Much has been made in recent weeks of the apparent success of the US “surge” the massive increase in US troops deployed to Iraq.
In fact, the picture is less rosy when we look closely.
In a report published on 5 November, former Pentagon analyst Anthony Cordesman observed that the recent decline in the worst kinds of violence in Iraq was due to a combination of factors, “the most important of which had little to do with the `surge' in US troops”.
“Much of the positive trend came from a largely spontaneous tribal uprising against Al Qa'ida in Iraq in Anbar, and from pockets of similar Iraqi action against AQI and extremists in other areas,” Cordesman noted.
He added that: “the levels of violence are still high and most are still at the same levels as in the spring of 2006”.
The US escalation has not halted the pace of Iraqi displacements. It has “often created a patchwork of Arab Shi'ite versus Arab Sunni divisions”, that “has laid the ground for further struggles once the US is gone.”
Cordesman points out that the Sunni militias that are currently fighting al Qa'eda, allowing the US Marine Corps to reduce its presence in Anbar province to minimum levels, “are likely to turn on the central government and the Shi'ites” once they have defeated their Sunni rivals.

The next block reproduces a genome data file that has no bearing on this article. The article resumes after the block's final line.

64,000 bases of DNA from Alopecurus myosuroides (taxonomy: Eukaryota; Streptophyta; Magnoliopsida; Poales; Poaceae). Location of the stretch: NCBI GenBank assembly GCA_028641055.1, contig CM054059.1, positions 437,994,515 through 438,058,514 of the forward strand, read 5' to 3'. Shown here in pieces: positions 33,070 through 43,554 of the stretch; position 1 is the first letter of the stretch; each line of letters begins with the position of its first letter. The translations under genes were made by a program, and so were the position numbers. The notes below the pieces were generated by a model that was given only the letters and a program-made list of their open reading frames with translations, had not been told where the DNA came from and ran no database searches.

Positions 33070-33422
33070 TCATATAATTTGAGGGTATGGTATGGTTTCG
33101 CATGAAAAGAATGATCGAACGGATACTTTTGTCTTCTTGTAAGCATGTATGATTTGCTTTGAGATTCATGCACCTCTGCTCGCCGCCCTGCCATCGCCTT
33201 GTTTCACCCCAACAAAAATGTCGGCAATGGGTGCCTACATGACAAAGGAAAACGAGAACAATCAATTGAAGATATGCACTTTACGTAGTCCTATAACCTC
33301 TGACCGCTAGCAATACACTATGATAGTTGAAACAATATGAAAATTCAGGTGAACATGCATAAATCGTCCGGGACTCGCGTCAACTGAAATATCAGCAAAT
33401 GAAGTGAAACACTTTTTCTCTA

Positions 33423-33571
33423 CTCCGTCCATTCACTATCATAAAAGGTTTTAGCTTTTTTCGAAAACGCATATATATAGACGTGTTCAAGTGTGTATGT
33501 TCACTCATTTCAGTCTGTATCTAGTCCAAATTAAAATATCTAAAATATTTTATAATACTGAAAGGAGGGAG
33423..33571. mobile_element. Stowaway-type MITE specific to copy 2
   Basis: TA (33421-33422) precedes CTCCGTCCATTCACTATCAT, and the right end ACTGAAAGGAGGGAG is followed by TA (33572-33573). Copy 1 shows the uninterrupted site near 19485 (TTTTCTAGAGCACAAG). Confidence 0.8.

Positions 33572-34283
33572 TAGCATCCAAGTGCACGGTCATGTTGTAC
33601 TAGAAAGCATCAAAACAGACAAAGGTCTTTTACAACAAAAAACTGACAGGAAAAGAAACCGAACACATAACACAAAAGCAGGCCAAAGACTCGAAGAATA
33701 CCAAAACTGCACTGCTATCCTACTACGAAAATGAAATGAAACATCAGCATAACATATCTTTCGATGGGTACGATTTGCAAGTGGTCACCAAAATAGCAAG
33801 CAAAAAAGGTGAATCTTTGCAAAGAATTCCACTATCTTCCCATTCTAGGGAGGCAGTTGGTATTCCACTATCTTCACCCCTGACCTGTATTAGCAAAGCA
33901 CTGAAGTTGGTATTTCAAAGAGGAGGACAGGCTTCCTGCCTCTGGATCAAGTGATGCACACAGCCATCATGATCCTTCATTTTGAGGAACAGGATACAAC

A concerned citizen
The Guardian's Ghaith Abdul-Ahad recently interviewed the commander of a US-sponsored militia in Baghdad. While the Americans call their new allies “Concerned Citizens”, Abu Abed, a member of the insurgent Islamic Army, is actually a Sunni warlord paid by the US to fight al Qa'eda in Iraq.
Abu Amed, a former intelligence officer, told the Guardian: “After we finish with al-Qaida here, we will turn toward our main enemy, the Shia militias.”
The current decline in violence appears to be a lull before the next storm.